Now, there are different definitions of success, and financial success isn’t everything. But Fitzgerald expected Gatsby to be a huge financial success and was disappointed.

Today, the work is taught in schools, which is how I became familiar with it. I had to write a paper on the novel as part of my high school English class, and I remember someone saying, “Hah, good luck! That’s the teacher’s favorite book.”

So I made sure to do my research well. I even read the book twice before writing my paper early enough to be able to edit it instead of trying to get it all done on the last day. I got an A, and I found I quite enjoyed the book as well.

Incidentally, I learned that The Great Gatsby is still not in the public domain, despite the author having been dead for three-quarters of a century.

The audiobook mentioned a number of Fitzgerald’s peers who are widely recognized today as geniuses as well, but when they actively published, they experienced modest financial success. The very financially successful literature was apparently kind of terrible and written by authors who are all but forgotten, but people couldn’t get enough of them.

So what’s the lesson here as an indie game developer?

No one has it easy. Fitzgerald was a popular figure, and his greatest work still couldn’t find traction with the public in his lifetime, despite the praise he got from fellow writers.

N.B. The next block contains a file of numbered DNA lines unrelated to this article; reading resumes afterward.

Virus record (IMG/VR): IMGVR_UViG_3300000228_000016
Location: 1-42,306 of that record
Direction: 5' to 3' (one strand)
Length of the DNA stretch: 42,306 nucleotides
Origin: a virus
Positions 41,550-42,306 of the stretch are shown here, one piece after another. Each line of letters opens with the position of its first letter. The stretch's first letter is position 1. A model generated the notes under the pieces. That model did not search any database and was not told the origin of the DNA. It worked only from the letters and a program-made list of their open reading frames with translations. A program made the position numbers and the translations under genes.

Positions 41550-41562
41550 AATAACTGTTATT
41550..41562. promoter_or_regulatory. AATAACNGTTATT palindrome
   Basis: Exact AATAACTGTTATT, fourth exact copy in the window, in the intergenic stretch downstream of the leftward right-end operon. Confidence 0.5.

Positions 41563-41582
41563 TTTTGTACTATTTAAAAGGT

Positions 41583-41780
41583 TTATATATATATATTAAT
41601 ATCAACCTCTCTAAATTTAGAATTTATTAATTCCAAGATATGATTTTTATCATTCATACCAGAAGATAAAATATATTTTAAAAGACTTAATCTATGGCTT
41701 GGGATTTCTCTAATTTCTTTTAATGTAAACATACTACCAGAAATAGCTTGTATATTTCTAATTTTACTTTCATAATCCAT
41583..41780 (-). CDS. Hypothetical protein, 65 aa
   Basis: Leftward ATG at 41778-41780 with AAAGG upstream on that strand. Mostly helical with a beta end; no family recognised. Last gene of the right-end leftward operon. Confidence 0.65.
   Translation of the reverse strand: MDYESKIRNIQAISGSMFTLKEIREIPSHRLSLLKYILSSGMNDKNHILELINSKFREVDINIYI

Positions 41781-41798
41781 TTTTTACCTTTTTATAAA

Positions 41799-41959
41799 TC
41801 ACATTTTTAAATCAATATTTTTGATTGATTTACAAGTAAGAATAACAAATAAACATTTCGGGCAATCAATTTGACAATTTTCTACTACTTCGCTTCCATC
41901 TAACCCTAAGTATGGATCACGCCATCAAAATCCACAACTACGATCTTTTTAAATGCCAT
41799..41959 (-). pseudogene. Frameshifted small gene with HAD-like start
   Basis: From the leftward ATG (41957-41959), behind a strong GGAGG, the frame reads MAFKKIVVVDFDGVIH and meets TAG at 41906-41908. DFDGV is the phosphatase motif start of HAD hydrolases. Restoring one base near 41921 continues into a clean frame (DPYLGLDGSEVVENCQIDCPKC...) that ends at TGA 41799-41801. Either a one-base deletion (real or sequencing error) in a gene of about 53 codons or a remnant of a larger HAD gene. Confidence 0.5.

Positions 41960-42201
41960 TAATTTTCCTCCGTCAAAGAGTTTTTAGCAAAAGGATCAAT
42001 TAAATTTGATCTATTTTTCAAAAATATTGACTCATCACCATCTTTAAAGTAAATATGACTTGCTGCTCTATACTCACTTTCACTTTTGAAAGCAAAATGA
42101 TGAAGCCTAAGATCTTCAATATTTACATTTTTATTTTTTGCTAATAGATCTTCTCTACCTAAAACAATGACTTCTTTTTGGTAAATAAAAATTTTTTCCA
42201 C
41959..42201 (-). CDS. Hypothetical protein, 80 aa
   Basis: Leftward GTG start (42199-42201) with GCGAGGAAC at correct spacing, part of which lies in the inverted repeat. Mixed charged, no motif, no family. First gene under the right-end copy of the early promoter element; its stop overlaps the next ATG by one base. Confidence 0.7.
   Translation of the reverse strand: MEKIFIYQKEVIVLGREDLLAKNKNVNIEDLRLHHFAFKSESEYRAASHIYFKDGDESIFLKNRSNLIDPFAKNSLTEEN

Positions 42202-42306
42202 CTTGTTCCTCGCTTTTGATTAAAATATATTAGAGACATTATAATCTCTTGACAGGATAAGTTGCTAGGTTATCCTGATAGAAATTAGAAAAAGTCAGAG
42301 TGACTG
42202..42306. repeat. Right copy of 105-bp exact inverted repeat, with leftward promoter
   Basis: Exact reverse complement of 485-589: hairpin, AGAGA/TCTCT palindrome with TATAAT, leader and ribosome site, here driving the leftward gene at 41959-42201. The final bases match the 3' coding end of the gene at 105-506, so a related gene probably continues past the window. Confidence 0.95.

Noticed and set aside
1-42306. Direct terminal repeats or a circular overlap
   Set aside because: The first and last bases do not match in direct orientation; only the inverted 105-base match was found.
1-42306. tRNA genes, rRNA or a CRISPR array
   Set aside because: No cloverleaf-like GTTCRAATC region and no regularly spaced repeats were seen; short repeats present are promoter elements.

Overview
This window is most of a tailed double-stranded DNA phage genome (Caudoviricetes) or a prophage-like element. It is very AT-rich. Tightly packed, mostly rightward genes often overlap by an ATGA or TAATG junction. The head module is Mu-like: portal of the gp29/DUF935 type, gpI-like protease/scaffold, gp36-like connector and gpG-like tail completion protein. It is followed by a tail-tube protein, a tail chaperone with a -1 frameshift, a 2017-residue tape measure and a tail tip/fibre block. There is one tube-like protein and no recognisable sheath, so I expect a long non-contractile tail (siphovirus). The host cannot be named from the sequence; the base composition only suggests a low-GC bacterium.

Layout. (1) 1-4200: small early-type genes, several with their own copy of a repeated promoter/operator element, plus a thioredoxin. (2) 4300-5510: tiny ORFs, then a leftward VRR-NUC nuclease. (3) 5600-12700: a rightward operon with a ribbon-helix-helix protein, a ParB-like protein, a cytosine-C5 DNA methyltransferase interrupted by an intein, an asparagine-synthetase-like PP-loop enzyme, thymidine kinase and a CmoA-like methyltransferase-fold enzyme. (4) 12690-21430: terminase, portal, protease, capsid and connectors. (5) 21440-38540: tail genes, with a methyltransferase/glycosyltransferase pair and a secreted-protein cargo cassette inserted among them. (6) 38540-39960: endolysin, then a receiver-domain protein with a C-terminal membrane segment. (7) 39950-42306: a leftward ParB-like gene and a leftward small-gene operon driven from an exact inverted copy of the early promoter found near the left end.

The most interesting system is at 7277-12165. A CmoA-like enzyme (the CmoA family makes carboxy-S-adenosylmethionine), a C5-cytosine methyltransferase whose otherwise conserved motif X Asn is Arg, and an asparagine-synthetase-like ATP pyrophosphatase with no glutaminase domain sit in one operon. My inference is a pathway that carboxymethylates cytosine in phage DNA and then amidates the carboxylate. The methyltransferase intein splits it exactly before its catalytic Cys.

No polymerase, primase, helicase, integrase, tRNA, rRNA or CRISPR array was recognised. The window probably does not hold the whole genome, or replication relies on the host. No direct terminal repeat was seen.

Most people look to the great successes for inspiration. What was Howard Schultz’s secret to success for Starbucks? How did Mark Zuckerberg make Facebook the juggernaut it is? See what Notch did with Minecraft?

They are all human. They all failed somewhere. Some found great financial success, while others didn’t.

We don’t often hear about the failures of successful people. We forget about the struggle and look for the glamorous.

Then we look at our own results and worry we don’t measure up. We think we’ll never be great ourselves, because we don’t recognize that our failures are exactly the same kinds of failures that the successful people had.

When you publish a game, it’s entirely possible that no one will find out about it. You pour your heart and soul into a game for months or years, and it could flop. Meanwhile, you see other games take over the world and hear that the developers made them in a few weeks in their spare time.

You see huge and successful indie games, games that get all the press and sales, and you compare your efforts to what you perceive as someone’s effortless genius. It can be heartbreaking and frustrating.

Some of us stop bothering to try.

But failure is part of the process of succeeding.

Ideally, you get to success while you can still enjoy it. You just need to make the attempt and get past the failure first.

The Great Gatsby Was a Flop; How’s Your Game? is a post from: GBGames - Thoughts on Indie Game Development

July 22, 2015

Fun in the Sun

from Jay Is Games

Platform: Flash — Fun in the Sun Think you have problems? If Andrew doesn't come up with five grand, not only will his inn be shut down forever, but he'll be thrown into a volcano, in this strange and silly point-and-click puzzle adventure from Carmel Games. Tagged as: adventure, browser, carmelgames, flash, free, game, playthis, pointandclick, puzzle, rating-g